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Yemen's Children Pay High Price for Conflict

The health and well being of Yemen’s children is at greater risk than ever before. Conflicts rage throughout the country. On March 8, UNICEF stated that the violent protests now taking place in Yemen are affecting children’s well being, who should be protected at all costs. UNICEF also said that a number of schools in al-Mansoura and al-Mu’alla districts in the Aden governorate were being attacked by demonstrators and putting children’s lives at risk.

The seven-year-long war in Northern Yemen has produced a generation of children who have grown up in violence. It is estimated that children make 60 percent of the roughly 300,000 people who have been displaced and had to flee their homes in terror. As a result of this, many children bear the scars of war which have manifested in a variety of psychological symptoms and have threatened their proper development.

Because of the situation of abject poverty, many children are trafficked to Saudi Arabia, often with the support of their parents who are promised a bright future for their children by intermediaries. They end up, in many cases, being abused and some fall prey to adults who involve them in prostitution, drug-trafficking and other illicit activities. Some escape and return to Yemen only to become “street children” in the country’s main cities and where many continue a cycle of abuse and lawlessness. A UNICEF study showed that there are more than 30,000 street children in Yemen.

The phenomenon of street children in Yemen can be traced back to the 1990s, when the economic situation in the country deteriorated. Today, the number of street children is rapidly increasing and includes children of other governorates who came to live in Sanaa city, children from poor families living there and children from refugee families coming mainly from Somalia.

Although the rights of children are enshrined in the Convention on the Rights of the Child, to which Yemen is a signatory, the situation of the children in Yemen is shameful, according to the Director of the Democratic School for Human Rights, Mr.Jamal al-Shami. According to Mr. al-Shami, children are exposed to violence in homes, in schools and on the streets, and about 60 percent among them are exposed to torture in prisons.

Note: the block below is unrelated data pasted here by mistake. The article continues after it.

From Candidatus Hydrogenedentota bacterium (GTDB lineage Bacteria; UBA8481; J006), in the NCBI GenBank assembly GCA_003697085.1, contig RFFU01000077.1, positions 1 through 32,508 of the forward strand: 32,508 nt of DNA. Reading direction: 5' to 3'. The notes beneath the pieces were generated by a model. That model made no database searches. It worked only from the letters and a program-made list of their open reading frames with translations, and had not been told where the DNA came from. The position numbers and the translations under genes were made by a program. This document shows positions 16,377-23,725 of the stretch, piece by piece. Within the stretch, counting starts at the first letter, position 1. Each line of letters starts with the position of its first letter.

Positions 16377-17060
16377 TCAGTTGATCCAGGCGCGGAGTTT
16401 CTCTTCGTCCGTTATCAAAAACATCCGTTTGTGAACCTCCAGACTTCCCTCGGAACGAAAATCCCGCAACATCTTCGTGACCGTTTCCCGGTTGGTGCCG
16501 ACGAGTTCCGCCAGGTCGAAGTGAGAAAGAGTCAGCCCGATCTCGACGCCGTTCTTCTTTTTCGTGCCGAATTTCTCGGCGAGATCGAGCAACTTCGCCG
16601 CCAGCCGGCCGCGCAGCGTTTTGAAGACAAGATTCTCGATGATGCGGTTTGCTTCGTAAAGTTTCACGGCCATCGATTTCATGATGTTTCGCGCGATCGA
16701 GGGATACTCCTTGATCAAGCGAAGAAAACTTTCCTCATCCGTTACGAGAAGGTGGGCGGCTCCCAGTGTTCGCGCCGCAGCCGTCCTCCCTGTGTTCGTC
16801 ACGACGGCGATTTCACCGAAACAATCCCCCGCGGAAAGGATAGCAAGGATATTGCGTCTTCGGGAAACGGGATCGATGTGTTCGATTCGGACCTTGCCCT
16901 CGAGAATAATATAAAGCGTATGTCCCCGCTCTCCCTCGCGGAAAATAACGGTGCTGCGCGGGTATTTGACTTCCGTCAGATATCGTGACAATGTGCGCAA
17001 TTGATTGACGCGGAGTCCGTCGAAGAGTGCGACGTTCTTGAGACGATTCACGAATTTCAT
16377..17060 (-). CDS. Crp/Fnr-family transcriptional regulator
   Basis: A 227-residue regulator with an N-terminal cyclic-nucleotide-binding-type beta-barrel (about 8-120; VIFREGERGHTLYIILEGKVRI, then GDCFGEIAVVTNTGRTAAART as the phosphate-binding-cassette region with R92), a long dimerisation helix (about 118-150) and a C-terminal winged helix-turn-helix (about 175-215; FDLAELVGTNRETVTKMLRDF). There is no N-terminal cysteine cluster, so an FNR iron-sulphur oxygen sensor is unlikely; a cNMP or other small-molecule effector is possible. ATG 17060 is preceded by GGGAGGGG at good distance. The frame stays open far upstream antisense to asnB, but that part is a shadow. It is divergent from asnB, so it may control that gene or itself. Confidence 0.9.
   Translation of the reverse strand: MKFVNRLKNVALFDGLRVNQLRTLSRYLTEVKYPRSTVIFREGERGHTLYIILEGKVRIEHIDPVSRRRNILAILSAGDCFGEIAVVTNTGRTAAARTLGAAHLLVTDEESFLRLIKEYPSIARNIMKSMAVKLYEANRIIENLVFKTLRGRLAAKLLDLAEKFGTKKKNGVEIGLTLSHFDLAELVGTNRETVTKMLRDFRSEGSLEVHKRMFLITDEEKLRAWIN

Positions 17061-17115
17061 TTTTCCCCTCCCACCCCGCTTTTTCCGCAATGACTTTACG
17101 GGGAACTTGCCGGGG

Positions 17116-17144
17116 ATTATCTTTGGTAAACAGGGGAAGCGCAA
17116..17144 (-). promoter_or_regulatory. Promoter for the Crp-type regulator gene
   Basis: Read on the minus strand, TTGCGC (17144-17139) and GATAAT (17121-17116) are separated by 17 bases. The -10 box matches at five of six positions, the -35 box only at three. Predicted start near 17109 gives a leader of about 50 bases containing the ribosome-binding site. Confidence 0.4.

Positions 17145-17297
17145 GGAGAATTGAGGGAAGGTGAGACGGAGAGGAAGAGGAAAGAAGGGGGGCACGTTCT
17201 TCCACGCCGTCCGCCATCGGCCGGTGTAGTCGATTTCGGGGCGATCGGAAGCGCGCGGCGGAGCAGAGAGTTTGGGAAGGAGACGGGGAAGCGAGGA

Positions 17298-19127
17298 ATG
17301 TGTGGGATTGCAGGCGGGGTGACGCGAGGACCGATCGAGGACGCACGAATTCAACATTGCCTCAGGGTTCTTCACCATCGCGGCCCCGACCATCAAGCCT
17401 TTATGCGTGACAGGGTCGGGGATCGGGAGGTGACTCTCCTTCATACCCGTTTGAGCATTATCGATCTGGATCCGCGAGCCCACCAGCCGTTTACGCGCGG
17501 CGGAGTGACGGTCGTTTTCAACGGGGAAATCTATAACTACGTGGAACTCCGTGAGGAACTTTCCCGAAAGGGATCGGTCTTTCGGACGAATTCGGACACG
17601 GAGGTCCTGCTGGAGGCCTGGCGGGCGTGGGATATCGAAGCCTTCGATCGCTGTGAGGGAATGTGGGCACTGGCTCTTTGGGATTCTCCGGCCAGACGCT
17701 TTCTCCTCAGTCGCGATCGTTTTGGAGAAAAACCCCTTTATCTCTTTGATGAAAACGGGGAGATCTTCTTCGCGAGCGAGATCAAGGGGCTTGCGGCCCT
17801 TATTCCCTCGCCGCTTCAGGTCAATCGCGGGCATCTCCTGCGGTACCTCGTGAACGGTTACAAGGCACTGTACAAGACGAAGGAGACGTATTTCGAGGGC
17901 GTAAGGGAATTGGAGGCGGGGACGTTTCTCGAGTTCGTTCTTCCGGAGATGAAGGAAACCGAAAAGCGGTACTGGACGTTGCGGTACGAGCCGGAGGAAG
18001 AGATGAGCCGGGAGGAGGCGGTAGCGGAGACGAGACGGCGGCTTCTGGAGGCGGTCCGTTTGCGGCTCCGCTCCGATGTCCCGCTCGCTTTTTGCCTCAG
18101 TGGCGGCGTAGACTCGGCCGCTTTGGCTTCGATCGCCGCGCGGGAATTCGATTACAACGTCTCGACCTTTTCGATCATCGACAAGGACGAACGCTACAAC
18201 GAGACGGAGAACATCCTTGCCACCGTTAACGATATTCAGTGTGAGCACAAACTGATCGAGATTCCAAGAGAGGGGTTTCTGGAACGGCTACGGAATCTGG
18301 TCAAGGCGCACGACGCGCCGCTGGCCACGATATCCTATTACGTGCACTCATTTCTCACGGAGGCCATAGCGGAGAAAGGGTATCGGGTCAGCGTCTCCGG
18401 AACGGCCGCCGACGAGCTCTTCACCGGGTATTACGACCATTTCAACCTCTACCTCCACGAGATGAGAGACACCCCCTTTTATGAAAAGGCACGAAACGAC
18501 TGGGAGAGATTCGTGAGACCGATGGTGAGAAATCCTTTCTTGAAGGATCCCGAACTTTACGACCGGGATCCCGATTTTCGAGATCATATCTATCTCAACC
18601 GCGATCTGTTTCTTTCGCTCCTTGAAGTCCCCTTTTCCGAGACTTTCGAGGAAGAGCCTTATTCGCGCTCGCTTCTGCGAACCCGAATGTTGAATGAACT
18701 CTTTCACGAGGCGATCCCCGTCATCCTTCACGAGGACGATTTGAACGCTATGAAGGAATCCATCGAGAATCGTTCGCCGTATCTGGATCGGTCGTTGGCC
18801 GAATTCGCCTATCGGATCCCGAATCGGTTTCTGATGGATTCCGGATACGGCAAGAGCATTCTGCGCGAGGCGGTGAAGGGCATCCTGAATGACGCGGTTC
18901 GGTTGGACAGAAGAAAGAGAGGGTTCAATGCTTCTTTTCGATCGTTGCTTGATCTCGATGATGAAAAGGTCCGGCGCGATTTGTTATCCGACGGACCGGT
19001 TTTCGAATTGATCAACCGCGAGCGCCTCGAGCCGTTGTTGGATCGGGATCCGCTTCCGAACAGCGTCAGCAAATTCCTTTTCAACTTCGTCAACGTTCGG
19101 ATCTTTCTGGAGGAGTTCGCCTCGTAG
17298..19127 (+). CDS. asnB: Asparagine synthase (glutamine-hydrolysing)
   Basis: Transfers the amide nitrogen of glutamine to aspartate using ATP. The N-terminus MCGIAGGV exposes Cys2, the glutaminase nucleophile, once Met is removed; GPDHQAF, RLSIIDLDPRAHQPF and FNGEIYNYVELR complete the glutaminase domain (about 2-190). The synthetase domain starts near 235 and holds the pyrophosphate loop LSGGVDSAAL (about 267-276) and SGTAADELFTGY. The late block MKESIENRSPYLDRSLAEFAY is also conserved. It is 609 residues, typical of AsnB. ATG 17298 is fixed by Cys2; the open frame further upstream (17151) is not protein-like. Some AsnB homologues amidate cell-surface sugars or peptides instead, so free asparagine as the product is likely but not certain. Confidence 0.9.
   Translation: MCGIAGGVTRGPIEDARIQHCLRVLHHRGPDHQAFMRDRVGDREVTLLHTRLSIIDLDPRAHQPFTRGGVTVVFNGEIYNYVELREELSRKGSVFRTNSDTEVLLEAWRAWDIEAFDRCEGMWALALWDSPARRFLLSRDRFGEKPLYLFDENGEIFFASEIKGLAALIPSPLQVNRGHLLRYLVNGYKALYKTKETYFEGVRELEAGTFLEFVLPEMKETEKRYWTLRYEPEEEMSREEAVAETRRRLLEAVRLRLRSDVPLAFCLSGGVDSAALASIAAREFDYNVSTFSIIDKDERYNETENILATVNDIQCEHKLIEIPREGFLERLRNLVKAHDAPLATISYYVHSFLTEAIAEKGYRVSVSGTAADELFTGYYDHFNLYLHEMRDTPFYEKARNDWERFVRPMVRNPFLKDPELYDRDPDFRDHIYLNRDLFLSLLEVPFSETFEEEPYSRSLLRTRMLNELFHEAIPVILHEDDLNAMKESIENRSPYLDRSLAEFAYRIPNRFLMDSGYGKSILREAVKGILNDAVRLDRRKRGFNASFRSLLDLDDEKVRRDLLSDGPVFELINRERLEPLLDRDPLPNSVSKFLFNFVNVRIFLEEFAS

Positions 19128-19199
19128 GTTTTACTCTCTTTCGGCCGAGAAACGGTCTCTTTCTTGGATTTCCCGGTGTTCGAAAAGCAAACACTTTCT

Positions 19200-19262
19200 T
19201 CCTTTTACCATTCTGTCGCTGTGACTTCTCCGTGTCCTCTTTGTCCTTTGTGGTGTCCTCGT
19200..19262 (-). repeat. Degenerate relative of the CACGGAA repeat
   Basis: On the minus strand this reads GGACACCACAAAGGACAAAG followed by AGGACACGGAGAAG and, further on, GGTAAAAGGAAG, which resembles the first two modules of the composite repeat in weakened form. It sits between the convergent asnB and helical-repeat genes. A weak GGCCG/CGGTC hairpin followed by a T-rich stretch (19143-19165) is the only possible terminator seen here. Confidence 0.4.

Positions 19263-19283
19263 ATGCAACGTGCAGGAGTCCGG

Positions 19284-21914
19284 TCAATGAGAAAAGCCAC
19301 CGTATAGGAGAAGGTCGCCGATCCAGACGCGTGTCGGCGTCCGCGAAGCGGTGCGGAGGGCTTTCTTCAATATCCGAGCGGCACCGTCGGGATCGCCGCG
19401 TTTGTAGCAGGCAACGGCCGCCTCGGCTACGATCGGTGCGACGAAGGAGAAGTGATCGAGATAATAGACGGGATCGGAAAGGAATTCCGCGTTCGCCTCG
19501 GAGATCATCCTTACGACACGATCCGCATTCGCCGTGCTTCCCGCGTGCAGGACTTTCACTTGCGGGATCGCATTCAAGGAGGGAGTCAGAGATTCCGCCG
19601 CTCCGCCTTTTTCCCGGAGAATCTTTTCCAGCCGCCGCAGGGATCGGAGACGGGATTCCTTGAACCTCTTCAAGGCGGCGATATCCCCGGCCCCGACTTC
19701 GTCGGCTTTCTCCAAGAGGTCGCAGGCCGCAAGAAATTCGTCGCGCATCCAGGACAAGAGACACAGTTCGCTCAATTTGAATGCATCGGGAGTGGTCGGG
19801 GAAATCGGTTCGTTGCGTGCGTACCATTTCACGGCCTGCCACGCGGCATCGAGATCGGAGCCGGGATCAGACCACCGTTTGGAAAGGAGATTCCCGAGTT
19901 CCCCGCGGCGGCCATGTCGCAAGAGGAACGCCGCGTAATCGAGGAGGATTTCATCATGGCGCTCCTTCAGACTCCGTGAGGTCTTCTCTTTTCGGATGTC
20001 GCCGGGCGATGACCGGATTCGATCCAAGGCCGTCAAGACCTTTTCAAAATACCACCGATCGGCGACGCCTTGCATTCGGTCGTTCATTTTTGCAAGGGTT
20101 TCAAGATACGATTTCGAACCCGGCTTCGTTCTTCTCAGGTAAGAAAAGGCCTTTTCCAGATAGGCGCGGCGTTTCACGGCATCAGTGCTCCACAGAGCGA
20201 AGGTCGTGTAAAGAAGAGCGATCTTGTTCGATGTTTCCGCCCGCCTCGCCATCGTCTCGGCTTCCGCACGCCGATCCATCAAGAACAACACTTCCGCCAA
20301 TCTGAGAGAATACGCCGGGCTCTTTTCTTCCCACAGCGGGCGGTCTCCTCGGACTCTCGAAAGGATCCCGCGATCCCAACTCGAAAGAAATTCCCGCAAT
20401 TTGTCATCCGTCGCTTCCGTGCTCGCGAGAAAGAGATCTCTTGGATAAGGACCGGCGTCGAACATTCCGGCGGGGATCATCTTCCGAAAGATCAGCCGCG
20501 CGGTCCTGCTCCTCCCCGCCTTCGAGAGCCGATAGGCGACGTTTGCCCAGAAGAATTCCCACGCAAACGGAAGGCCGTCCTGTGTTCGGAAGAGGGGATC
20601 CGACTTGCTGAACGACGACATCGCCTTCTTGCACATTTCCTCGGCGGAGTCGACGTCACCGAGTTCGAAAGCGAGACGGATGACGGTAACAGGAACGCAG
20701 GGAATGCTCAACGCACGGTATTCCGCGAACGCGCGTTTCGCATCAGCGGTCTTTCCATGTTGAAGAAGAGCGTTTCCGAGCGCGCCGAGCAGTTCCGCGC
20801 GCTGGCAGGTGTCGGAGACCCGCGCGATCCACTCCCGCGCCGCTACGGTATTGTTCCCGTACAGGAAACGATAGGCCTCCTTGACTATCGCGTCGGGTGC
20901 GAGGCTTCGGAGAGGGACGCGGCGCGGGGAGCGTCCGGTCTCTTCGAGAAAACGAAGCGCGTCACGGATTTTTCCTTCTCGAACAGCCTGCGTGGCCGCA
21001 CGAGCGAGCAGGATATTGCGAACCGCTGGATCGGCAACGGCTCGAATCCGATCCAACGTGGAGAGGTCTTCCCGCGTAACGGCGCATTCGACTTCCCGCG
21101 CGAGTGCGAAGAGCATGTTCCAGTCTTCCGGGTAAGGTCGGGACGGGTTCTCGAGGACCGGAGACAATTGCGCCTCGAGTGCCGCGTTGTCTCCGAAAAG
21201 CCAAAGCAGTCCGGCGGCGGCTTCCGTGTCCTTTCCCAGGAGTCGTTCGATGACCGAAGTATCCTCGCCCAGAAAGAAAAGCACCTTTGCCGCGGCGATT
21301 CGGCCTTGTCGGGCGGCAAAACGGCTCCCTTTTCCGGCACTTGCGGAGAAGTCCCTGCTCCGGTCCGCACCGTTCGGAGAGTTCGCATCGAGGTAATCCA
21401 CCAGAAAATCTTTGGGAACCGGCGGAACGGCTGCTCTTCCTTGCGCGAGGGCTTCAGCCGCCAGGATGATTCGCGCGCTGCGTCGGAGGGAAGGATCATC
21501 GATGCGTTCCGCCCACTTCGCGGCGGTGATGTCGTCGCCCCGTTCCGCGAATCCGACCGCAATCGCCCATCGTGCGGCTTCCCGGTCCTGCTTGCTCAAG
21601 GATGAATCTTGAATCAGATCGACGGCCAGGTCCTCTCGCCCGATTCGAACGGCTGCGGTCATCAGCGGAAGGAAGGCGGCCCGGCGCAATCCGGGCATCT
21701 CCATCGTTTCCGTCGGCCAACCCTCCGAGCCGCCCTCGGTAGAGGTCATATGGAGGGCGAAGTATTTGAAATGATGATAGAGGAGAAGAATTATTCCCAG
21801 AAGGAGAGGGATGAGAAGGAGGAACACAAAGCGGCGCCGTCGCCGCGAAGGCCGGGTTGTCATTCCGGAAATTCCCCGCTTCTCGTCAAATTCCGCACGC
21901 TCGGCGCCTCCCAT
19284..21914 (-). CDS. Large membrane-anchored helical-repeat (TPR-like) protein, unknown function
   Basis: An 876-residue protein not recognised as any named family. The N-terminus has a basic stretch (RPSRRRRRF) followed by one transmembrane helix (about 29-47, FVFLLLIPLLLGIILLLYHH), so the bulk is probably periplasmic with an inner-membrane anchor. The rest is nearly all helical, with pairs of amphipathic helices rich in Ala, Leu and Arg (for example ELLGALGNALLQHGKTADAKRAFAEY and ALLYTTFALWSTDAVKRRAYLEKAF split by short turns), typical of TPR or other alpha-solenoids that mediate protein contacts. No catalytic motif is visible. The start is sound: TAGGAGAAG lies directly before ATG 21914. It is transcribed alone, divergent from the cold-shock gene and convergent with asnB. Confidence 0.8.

Due to lack of economic resources and poverty in their families children often work in difficult and dangerous jobs and may end up exploited by gangs and subject to abuse. “The ministry has carried out a number of projects dealing with child labor, and it is preparing a project to monitor the worst forms of child labor in a number of Yemeni governorates,” said Mona Ali Salem, chairwoman of the Child Labor Unit in the Ministry of Social Affairs and Labour.

The situation for Yemeni girls is worse than for boys in almost all social indicators. Poverty and lack of awareness has discouraged many poor parents from having their children, particularly girls, educated. According to the United Nations Development Programme (UNDP) approximately 52 percent of girls attend primary school, compared to 86 percent of boys. In rural areas, where 72 percent of Yemen’s population lives, fewer than one in three girls go to school. Despite some recent improvements in enrollment, education statistics in Yemen are among the worst in the Arab world.

Violence throughout the country affects everybody, including children, who grow up in an atmosphere of danger and lawlessness. In Yemen, there are three times as many guns as there are people, and boys learn to carry out an AK-47 from an early age. Five hundred to six hundred children are killed or wounded every year through direct involvement in tribal combat in the country, according to some estimates.

Disruptions caused by conflict have a negative impact on children and youngster’s health, education and well being. As Geert Cappelaere, UNICEF’s Yemen representative stated, “Ignoring the plight of Yemeni youngsters who are short of food, education and security is not only cruel but dangerous.”

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César Chelala

César Chelala

Dr. César Chelala is an international public health consultant and a
winner of several journalism awards.

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